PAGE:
• Younger motorists less confident using a phone while driving than they were two years ago 
  • Checking phone while stopped at a traffic light and changing song on playlist most common uses
  • Texting while driving considered more likely to cause a fatality than drink driving.

In January 2020 Budget Direct asked 1000 Australian adults about their attitudes and behaviours when it comes to using a mobile phone while driving.

Here’s what they told us:

Do you/would you feel confident driving while using your phone?

This question is the same as one we asked in 2018. So you can compare how confidence levels have shifted over the past two years.

Australia

Nationwide, there was a slight fall in motorists’ confidence in their ability —actual or perceived – to drive while using a mobile phone.

By state

NSW

VIC

QLD

WA

SA

ACT

TAS

NT

In most states, there was a drop in motorists’ confidence in their ability —actual or perceived – to drive while using a mobile phone.

New South Wales was the exception, with confidence levels remaining steady.

(The small sample sizes in ACT, Tasmania and the Northern Territory make comparisons over time less reliable.)

By age

18-24

25-34

35-44

45-54

55-64

65+

Younger motorists’ confidence in their ability —actual or perceived – to drive while using a mobile phone has fallen sharply over the past two years.

In the 18–24 and 25­–34 age groups, the number of people who said they were confident declined by 58.7% and 70.8% respectively.

It’s difficult to pinpoint why, however greater public awareness of the dangers of distracted driving may have played a role.

The falls in younger motorists’ confidence levels was offset by rises in those of older drivers.

By gender

Male

Female

Men and — more so — women are less confident than they were two years ago in their ability (actual or perceived) to drive while using a mobile phone.

What's the main way you've used your mobile phone while driving in the past two weeks?

Checking it while stopped at traffic lights was the main way people used their phones.

This is perhaps partly explained by some people’s mistaken belief that it’s OK to use your phone if your car is stationary. 

What's the main reason you used your phone while driving in the past two weeks?

The main reason respondents gave for using their phones over the previous two weeks was that they felt safe and capable of doing so. Force of habit was another prime reason.

Which of these scenarios is most acceptable — with the phone out of its cradle?

Surprisingly, with a phone out of its cradle, more respondents thought it acceptable to reply to a text in a moving car than to check the phone in a stationary one.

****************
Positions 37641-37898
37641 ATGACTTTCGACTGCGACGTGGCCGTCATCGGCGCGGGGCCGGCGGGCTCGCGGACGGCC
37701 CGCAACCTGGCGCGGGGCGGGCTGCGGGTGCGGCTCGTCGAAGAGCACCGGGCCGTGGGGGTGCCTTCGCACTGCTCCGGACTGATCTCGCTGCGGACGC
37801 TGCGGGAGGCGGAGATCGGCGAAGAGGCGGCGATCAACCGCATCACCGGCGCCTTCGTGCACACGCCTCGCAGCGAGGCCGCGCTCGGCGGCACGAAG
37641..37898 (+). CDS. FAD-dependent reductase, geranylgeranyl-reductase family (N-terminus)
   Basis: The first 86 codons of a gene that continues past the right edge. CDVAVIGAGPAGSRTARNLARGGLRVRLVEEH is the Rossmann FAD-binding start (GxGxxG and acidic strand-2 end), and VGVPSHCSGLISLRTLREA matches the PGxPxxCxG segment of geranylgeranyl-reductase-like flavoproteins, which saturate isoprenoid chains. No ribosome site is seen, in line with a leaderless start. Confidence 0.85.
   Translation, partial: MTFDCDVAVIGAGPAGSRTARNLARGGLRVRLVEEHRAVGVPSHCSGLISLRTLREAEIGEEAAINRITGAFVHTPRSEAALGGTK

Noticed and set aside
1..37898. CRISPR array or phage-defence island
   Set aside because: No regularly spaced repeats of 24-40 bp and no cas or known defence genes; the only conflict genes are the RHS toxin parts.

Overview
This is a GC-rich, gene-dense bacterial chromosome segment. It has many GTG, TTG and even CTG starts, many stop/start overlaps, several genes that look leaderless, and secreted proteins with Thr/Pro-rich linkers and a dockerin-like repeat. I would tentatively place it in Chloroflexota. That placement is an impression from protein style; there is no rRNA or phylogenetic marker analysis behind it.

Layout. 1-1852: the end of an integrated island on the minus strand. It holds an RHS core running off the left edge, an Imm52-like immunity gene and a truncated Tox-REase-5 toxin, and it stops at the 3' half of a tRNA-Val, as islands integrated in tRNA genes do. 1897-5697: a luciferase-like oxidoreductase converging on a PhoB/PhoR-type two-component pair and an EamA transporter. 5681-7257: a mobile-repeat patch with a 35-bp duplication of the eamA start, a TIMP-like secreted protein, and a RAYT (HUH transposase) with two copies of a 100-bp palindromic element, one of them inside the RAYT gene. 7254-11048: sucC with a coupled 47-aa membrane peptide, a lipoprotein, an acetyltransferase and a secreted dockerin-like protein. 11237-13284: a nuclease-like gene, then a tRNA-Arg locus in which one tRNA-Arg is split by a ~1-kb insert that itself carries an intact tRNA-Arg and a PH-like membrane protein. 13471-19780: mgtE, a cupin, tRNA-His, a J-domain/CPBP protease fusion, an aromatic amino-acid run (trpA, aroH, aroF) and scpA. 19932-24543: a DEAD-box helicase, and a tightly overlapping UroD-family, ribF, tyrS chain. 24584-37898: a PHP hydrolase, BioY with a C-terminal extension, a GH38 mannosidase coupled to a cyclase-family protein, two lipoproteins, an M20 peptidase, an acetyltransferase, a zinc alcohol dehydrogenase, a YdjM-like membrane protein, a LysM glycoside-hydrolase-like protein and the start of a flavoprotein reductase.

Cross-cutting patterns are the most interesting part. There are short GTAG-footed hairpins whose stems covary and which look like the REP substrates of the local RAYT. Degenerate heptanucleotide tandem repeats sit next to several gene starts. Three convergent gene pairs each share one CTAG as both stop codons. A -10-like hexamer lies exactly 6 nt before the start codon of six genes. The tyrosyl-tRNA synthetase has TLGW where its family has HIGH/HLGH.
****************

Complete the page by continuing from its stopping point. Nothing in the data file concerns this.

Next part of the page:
Which of these scenarios is most acceptable — with the phone in its cradle?

With a phone in its cradle, a majority of respondents said any type of use was unacceptable. They were more relaxed about using a phone out of its cradle (see question above).

Which of these factors is most likely to result in a road fatality?

That texting and drink driving are considered comparable risks squares with research showing the response times of distracted drivers and drunk drivers are similar.

What would be the most effective way of deterring people from texting while driving?

These responses will be music to the ears of the New South Wales and Queensland governments, who have introduced mobile-detection cameras and increased penalties respectively.  

The penalty for illegally using a mobile phone in while driving is:

a fine of $1000 and
4 Demerit Points.§

a fine of $344 and
5 Demerit Points.§

a fine of $496 and
4 Demerit Points.§

a fine of $336 and
3 Demerit Points.§

a fine of $480 and
3 Demerit Points.§

a fine of $534 and
3 Demerit Points.§

a fine of $400 and
3 Demerit Points.§

a fine of $500 and
3 Demerit Points.§

Of these deterrents, which one would be most likely to stop you from texting while driving?

That heavy fines and demerit points are considered the biggest deterrents to texting while driving appears to justify the Queensland Government’s tougher penalty. Still, more than a quarter of respondents are unmoved by sanctions of any kind.

In some jurisdictions (e.g. Victoria), it’s illegal to use your phone to pay for food (or other items) at a drive-thru unless your car’s engine is turned off. In others (e.g. NSW), it’s OK to leave the engine running. A large minority of respondents think it should be legal, period.

How to stop your phone distracting you

Traffic offences and car insurance

If you get caught illegally using your mobile phone while driving, you’ll not only be penalised by the authorities, your car insurance premium may go up.

That’s because your driving history is one of the factors we use when calculating your premium.

It’s important you honestly answer any questions we ask you about your driving history.

Not only when you buy insurance, but also when you renew your policy or vary, extend or reinstate your insurance.

Contact details

For further information or any questions about how to cite this information, please contact Yacine Khouzami at yacine.khouzami@autogeneral.com.au

This survey was conducted by Google Surveys on behalf of Budget Direct in January 2020. All figures are from this research unless stated otherwise. The survey was conducted online with a total sample size of 1,000 weighted and representative of all Australian adults (aged 18+).

§ If you’re caught using a mobile phone in a school zone in NSW the fine increases to $457. In the ACT, if you’re caught doing anything more on your phone than speaking, the penalty increases to a $589 fine and 4 demerit points.

Get a car insurance quote online